See, there’s this truth about God that we sometimes forget: God doesn’t seem to want to do things for us that we could do ourselves.

The healing of the world as the Scriptures speak of it always seems to involve God’s people. God will not magically fix everything. But through us will heal the world.

So Jesus became one of us to teach us that God’s plan from the beginning was that we love God and love each other. If people need to be fed, people will need to feed them. If wars need to be ended, people will need to end them. If justice and peace are to spread, people will need to spread them. God works through God’s children, filling us all with the Spirit to change the world.

It’s time we stopped looking at promises like Isaiah’s and saying, “Wouldn’t it be nice if all swords were made into plowshares?” It’s time we realized that we’re the ones holding the swords, and God will not force us to put them down. But God will give us the grace and strength to start putting down the swords and changing what they’re used for. To start making a difference in this broken world, to start being peacemakers, healers, signs of the coming kingdom.

My nephew knew there would be a clear time, a clear sign, that would be a signal. We don’t have such clarity on how long we’re to wait. But we do have time right now.

We never know how much. But if we’re alive today, we’ve got time. We’ve got time to reach out to that person next to us in the grocery store and be the light of Christ, the light of day. To call that neighbor who’s suffering or struggling and be the sound of Jesus’ voice. To offer ourselves in love to others as a sign not only of the One who rules our hearts and lives but also as a sign of the same One who loves all the peoples and creatures of this world.

And if we’re still alive today, we’ve got time to make swords into plowshares as well.

There’s time to be people of peace, people who live in such a way as makes for peace in our own personal lives, and in the life of our community, nation, and world. A way which leads to a world where all children have enough to eat, clothes to wear, shelter, and can live freely, be educated, and live healthy, productive lives.

There’s time to pray for God’s peace and for God’s justice, too. For our soldiers who lay down their lives trying to make peace in terrible situations. For relief workers and agencies around the world who lay their lives on the line trying to make peace in terrible situations. For our leaders, that they lead our culture and nation past our self-absorption and into a way of life that brings healing to all peoples.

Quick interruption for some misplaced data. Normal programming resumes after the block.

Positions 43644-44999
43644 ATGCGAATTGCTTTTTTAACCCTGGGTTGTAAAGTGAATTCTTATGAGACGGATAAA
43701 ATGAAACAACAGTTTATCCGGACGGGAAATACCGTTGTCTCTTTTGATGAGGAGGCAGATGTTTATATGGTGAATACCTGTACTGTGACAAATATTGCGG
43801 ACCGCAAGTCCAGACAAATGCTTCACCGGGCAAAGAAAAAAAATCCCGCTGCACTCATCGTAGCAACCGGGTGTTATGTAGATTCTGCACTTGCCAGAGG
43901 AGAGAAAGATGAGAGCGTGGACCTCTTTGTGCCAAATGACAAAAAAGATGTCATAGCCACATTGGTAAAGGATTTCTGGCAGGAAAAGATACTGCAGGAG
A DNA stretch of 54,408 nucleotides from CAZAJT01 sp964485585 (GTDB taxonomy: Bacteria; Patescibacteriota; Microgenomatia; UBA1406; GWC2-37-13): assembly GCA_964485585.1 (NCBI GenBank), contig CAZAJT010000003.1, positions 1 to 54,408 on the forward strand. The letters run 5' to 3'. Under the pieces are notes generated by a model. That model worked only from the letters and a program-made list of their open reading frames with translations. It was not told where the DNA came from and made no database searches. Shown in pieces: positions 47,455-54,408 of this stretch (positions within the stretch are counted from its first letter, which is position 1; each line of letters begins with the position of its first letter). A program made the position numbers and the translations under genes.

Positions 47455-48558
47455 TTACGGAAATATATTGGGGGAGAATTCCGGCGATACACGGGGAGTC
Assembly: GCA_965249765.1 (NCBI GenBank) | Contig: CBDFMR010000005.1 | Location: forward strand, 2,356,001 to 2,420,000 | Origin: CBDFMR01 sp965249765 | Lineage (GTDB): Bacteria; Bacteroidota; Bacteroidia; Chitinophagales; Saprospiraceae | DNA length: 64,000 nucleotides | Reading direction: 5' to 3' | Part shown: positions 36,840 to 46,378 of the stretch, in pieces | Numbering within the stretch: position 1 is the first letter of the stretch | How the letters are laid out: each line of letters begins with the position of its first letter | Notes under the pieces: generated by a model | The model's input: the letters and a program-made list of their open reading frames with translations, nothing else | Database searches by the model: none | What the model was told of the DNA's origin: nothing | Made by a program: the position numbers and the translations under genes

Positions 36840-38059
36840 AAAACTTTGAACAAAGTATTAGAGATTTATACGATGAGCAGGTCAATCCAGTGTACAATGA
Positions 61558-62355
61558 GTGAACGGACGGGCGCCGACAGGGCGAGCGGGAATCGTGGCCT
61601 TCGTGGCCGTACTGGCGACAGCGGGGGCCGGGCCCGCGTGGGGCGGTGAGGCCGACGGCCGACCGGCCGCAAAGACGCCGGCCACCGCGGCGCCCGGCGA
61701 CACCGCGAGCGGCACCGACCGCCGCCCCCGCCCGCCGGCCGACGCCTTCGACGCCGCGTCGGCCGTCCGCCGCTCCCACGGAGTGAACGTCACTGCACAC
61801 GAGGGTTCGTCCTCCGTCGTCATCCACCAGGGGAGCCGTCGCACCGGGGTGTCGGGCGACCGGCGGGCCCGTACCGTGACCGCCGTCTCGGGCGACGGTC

There’s still time, so we can give what ELCA World Hunger Appeal calls “alternative” gifts this Christmas – Lutheran World Relief has good suggestions, too, and these gifts could make a huge difference – gifts of wells in arid lands, medicine in the midst of plague, education where people are starving to learn more, cows and sheep and pigs so people can live. The possibilities offered by these two groups alone are amazing and if we all took them upon ourselves could change the world.

If we’re still alive, there’s still time, so we can work for the peace Isaiah envisions. After all, though he sees this as future, he joins Paul and Jesus in the present, urging us: “Come, let us walk in the light of the Lord!” This is the vision Scripture has of God’s reign and rule in Jesus. It’s all there. And it’s all here, in us, in God’s people.

Let’s really learn what it means to wait in a truly Advent way this year. A way which involves doing the work of the day while we have time.

Jesus says that salvation is now, the time is now. So we’re always waiting, and it’s always coming to fruition at the same time. We live in both realities. It’s always Advent, God’s hope is always coming, all our lives, and that’s OK, because it’s also always here already. We live in both realities. And it’s time – it’s time for us to stop acting as if faith in God’s restoration means simply to wait and hope for God. God needs us to start right now. Because it turns out that we are part of this thing for which we wait. We are the three stars in the sky, we are part of God’s sign that help is on the way, healing is already happening, and justice and peace are not only hoped-for futures but possible presents. God be with us and give us the Spirit, that we might be God’s sign and God’s healing in this world.

In the name of Jesus. Amen